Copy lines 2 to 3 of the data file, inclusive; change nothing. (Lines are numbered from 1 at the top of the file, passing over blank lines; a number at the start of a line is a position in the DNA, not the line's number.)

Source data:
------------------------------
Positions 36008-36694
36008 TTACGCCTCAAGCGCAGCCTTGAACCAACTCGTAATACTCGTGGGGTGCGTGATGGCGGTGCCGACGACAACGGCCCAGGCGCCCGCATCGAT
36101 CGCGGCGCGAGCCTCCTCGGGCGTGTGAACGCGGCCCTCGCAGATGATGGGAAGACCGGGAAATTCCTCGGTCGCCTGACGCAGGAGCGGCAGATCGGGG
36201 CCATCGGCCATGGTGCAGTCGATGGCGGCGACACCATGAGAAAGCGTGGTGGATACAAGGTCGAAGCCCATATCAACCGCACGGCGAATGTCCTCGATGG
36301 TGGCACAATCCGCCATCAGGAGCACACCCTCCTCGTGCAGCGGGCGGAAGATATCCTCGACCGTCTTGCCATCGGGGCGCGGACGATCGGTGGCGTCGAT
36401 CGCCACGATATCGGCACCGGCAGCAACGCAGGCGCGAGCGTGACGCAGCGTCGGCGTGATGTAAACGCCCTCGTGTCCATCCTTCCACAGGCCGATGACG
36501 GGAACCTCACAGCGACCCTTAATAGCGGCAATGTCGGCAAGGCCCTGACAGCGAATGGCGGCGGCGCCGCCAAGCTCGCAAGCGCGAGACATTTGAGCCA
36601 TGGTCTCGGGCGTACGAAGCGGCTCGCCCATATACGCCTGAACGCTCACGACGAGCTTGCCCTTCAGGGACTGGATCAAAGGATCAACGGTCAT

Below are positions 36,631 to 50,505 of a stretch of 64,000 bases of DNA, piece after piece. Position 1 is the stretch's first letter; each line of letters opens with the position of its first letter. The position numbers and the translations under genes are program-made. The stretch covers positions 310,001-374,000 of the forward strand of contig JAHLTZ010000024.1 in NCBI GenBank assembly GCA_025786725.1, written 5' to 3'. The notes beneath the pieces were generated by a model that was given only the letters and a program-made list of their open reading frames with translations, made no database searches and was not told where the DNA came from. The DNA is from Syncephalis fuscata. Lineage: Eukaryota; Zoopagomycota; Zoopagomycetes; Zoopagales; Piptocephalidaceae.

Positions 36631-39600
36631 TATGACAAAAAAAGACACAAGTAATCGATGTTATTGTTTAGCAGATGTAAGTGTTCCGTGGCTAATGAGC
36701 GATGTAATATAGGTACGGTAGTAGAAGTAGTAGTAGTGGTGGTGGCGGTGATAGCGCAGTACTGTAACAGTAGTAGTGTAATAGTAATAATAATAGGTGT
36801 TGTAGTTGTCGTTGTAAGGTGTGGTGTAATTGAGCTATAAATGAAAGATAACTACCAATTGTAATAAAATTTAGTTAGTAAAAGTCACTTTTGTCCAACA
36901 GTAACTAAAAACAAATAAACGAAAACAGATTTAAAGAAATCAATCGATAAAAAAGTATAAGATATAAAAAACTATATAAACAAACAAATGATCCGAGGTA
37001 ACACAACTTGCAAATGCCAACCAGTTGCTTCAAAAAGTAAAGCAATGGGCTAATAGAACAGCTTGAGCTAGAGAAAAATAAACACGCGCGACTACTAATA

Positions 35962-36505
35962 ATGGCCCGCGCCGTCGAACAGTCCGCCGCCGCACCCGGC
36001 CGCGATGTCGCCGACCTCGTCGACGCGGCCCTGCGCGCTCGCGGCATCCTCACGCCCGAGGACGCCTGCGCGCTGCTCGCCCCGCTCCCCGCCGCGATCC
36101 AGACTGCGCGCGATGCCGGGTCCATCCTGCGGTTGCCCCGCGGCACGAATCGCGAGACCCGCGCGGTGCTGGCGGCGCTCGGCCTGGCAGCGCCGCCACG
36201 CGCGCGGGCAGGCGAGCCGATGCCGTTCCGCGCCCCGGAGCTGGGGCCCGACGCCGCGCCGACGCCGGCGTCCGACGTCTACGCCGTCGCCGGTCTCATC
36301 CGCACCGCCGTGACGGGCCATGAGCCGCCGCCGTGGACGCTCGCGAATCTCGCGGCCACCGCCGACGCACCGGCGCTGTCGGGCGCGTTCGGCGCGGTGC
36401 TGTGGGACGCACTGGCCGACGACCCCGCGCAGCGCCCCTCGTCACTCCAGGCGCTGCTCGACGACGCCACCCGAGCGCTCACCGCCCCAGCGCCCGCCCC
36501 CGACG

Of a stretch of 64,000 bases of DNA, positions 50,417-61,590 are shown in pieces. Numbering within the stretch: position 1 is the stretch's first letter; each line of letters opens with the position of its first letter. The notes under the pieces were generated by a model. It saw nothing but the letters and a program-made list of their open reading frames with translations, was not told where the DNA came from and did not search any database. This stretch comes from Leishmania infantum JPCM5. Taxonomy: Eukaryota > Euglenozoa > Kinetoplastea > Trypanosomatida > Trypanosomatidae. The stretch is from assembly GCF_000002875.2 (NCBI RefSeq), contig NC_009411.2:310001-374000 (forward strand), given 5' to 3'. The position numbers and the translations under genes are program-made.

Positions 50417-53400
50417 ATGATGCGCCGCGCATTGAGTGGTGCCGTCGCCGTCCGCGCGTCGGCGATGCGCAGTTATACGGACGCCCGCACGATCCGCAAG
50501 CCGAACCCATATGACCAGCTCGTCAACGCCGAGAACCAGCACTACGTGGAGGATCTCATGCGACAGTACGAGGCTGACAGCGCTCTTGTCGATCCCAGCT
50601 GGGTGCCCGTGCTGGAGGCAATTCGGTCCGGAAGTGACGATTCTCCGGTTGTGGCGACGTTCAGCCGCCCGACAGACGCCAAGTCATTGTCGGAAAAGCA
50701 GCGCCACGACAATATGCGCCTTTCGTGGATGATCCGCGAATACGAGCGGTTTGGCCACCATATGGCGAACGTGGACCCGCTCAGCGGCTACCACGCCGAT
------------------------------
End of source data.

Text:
36008 TTACGCCTCAAGCGCAGCCTTGAACCAACTCGTAATACTCGTGGGGTGCGTGATGGCGGTGCCGACGACAACGGCCCAGGCGCCCGCATCGAT
36101 CGCGGCGCGAGCCTCCTCGGGCGTGTGAACGCGGCCCTCGCAGATGATGGGAAGACCGGGAAATTCCTCGGTCGCCTGACGCAGGAGCGGCAGATCGGGG